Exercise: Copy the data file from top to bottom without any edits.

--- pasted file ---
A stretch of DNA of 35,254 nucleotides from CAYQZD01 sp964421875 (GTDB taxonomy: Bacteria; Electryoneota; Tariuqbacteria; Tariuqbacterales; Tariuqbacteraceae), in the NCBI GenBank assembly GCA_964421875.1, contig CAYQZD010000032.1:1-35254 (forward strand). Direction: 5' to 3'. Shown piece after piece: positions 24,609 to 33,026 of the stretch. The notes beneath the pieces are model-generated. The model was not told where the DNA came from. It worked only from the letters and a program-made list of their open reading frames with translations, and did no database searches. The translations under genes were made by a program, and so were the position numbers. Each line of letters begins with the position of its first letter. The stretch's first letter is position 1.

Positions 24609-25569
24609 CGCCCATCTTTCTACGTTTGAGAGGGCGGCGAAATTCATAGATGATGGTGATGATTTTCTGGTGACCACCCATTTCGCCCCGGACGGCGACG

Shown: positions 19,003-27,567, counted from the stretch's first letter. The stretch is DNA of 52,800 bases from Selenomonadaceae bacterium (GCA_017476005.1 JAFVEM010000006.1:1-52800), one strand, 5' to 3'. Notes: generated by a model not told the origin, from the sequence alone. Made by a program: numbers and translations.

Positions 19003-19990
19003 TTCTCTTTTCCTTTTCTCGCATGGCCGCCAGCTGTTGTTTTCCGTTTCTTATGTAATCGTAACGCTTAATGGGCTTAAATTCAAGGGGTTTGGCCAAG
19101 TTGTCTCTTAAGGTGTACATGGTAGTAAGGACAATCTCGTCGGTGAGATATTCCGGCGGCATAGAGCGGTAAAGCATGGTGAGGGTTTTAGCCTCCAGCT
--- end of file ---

A stretch of DNA of 35,254 nucleotides from CAYQZD01 sp964421875 (GTDB taxonomy: Bacteria; Electryoneota; Tariuqbacteria; Tariuqbacterales; Tariuqbacteraceae), in the NCBI GenBank assembly GCA_964421875.1, contig CAYQZD010000032.1:1-35254 (forward strand). Direction: 5' to 3'. Shown piece after piece: positions 24,609 to 33,026 of the stretch. The notes beneath the pieces are model-generated. The model was not told where the DNA came from. It worked only from the letters and a program-made list of their open reading frames with translations, and did no database searches. The translations under genes were made by a program, and so were the position numbers. Each line of letters begins with the position of its first letter. The stretch's first letter is position 1.

Positions 24609-25569
24609 CGCCCATCTTTCTACGTTTGAGAGGGCGGCGAAATTCATAGATGATGGTGATGATTTTCTGGTGACCACCCATTTCGCCCCGGACGGCGACG

Shown: positions 19,003-27,567, counted from the stretch's first letter. The stretch is DNA of 52,800 bases from Selenomonadaceae bacterium (GCA_017476005.1 JAFVEM010000006.1:1-52800), one strand, 5' to 3'. Notes: generated by a model not told the origin, from the sequence alone. Made by a program: numbers and translations.

Positions 19003-19990
19003 TTCTCTTTTCCTTTTCTCGCATGGCCGCCAGCTGTTGTTTTCCGTTTCTTATGTAATCGTAACGCTTAATGGGCTTAAATTCAAGGGGTTTGGCCAAG
19101 TTGTCTCTTAAGGTGTACATGGTAGTAAGGACAATCTCGTCGGTGAGATATTCCGGCGGCATAGAGCGGTAAAGCATGGTGAGGGTTTTAGCCTCCAGCT